Business and Operations
Marketing insights: Discounting other options
The pizza industry is so well known for its propensity to discount that
some chains have literally made their names from the practice.
The pizza industry is so well known for its propensity to discount that some chains have literally made their names from the practice. As some companies kept offering deeper and deeper discounts (like 2-4-1 being upped by 3-4-1), others joined in the fray and consumers came to expect it as business as usual. Here’s the rub: Every time you discount your products, you’re paying for it out of your profits. It’s called “buying the business” and it can become quite addictive. It can also be quite dangerous.
Bloomberg Business Week’s August 2009 article on food industry discounting highlights the importance of leveraging a price promotion to your advantage. The piece advises that discounting and low price promotions appeal to value seekers and are designed to bring customers through the door. The article warns: “In a recent Marketplace interview, psychology and business professor Kit Yarrow of Golden Gate University asserts that consumers have reached a point in which discount strategies are now so typical that they are no longer bringing in more customers. Worse yet, she says consumers are expecting the lowered prices to remain.” Herein lies the key to pricing as a promotional tool. It can’t simply reward consumers for what they would have done anyway. Instead, it should change their behaviour in some way that benefits your business.
Customer data acquisition
View the discount given as an advertising expense. You could calculate how much each lead is worth to your business. If you ask customers to return the coupon to get the discount and then capture their postal codes when redeemed, you’ll know what geographic area you’re pulling from. You can also ask them to sign up for your e-newsletter or Facebook page. You’ll then have instant access to a large opt-in database of confirmed buyers. Just make sure you cover operating costs and offer the best deal possible.
Drive business into slower periods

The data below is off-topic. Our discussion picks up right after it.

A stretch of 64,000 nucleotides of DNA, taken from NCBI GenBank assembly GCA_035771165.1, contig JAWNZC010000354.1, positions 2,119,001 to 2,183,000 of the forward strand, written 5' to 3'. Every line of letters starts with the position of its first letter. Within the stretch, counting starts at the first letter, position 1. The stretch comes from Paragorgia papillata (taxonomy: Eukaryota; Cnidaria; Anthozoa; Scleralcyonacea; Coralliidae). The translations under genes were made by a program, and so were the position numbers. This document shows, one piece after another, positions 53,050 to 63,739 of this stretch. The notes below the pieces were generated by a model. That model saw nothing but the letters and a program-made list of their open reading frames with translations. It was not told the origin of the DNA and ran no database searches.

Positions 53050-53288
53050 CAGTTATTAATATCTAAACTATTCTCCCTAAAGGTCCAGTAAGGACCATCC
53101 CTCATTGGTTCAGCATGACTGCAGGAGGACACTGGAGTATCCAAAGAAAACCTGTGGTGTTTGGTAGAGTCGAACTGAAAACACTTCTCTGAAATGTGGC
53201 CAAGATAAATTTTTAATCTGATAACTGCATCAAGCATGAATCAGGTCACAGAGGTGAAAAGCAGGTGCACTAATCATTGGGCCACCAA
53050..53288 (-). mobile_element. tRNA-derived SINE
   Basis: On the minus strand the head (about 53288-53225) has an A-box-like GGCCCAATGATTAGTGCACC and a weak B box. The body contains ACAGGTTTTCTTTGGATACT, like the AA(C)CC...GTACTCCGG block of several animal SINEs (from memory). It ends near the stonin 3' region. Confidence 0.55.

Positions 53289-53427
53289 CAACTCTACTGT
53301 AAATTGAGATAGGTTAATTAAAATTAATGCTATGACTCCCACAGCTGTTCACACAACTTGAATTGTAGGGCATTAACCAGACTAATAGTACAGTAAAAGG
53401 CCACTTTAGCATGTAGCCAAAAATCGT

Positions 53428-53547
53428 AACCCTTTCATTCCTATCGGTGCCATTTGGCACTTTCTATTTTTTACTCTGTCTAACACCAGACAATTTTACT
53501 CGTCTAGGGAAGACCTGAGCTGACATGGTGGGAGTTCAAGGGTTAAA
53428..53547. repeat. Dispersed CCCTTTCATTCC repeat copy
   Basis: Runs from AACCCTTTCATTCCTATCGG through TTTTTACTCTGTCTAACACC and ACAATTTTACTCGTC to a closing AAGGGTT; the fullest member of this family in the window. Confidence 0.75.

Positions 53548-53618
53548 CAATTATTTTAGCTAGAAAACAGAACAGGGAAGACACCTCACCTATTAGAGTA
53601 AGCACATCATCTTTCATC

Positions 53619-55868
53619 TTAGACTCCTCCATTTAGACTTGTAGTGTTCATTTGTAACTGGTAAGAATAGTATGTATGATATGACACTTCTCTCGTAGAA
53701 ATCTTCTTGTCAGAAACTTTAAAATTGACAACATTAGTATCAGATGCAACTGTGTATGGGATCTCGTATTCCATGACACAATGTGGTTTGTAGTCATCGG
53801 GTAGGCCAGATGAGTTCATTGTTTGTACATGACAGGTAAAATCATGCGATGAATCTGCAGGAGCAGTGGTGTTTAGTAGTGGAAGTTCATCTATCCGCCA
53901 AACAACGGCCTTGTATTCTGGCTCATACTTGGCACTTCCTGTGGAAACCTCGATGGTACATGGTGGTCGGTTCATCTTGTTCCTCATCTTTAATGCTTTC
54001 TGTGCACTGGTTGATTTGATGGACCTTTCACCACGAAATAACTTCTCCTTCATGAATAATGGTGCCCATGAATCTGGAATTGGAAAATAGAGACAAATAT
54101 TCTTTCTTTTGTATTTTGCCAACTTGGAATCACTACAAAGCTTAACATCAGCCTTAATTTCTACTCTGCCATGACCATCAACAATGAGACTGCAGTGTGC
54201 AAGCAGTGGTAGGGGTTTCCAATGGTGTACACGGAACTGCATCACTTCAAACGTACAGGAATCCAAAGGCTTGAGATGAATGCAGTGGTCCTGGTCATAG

If business is slower earlier in the week, a price reduction just for these days might encourage customers to order a pizza instead of cooking at home. One savvy pizzeria managed to shift some volume into an earlier day part by offering a descending discount that started at several dollars off for 4 p.m. sales and levelled off at regular price by 6 p.m.
Make the customer sticky
Value pricing tends to appeal to bargain hunters who will choose whichever brand is on sale. In this instance you aren’t acquiring customers; you’re simply renting them and eroding your margin in the process. Instead, try leveraging your pricing strategy to encourage repeat visits. With a loyalty program, you can reward customers for frequency of purchase. The first visit gets $1 off the pizza.
The second visit gets $1.50 off (if the visit is made within a week or two of the first visit) and the third visit gets $2 off and a free order of fries. If a loyalty program gets customers to visit you more frequently, you may become part of their routine and gain a share of their wallets.
Customers want more than a deal. They want value. Nowhere is it written that you have to go bankrupt to give it to them. Many large chains have tweaked their menus to allow customers the flexibility to have a cost-effective meal. California Pizza Kitchen introduced its small cravings menu, with items in the $3 to $6 range. Qdoba expanded its kids’ meal offerings in the past year and the new Craft 2 menu lets people pick two smaller items for the price of one entrée. Pizza Hut heavily advertised its simplified menu pricing, and the Cheesecake Factory in the U.S. added more small plate offerings to its lineup.
Discounting your selling price may hurt your business more than you know. A 1992 McKinsey study of more than 2,400 companies illustrated the impact that various decisions have on your bottom line.
A one per cent reduction in fixed costs improves profitability by 2.3 per cent, a one per cent increase in volume will result in a 3.3 per cent increase in profit, and a one per cent reduction in variable costs will prompt a 7.8 per cent rise in profit, but a one per cent hike in pricing can boost profitability by 11 per cent.
In the book Value-Added Selling, Tom Reilly states that one in six customers are motivated solely by price. On the other end of the spectrum, one in six shoppers are motivated by value-added features. For the remaining two-thirds of customers, price is an issue but not the issue. Therefore, 83 per cent of consumers are open to a value-added offer in place of a straight discount. Promotional pricing is just one club in your golf bag. If you want to win the game, be sure to use the whole set.
Michelle Brisebois is a marketing professional with experience in the food, pharmaceutical, financial services and wine industries. She specializes in retail brand strategies.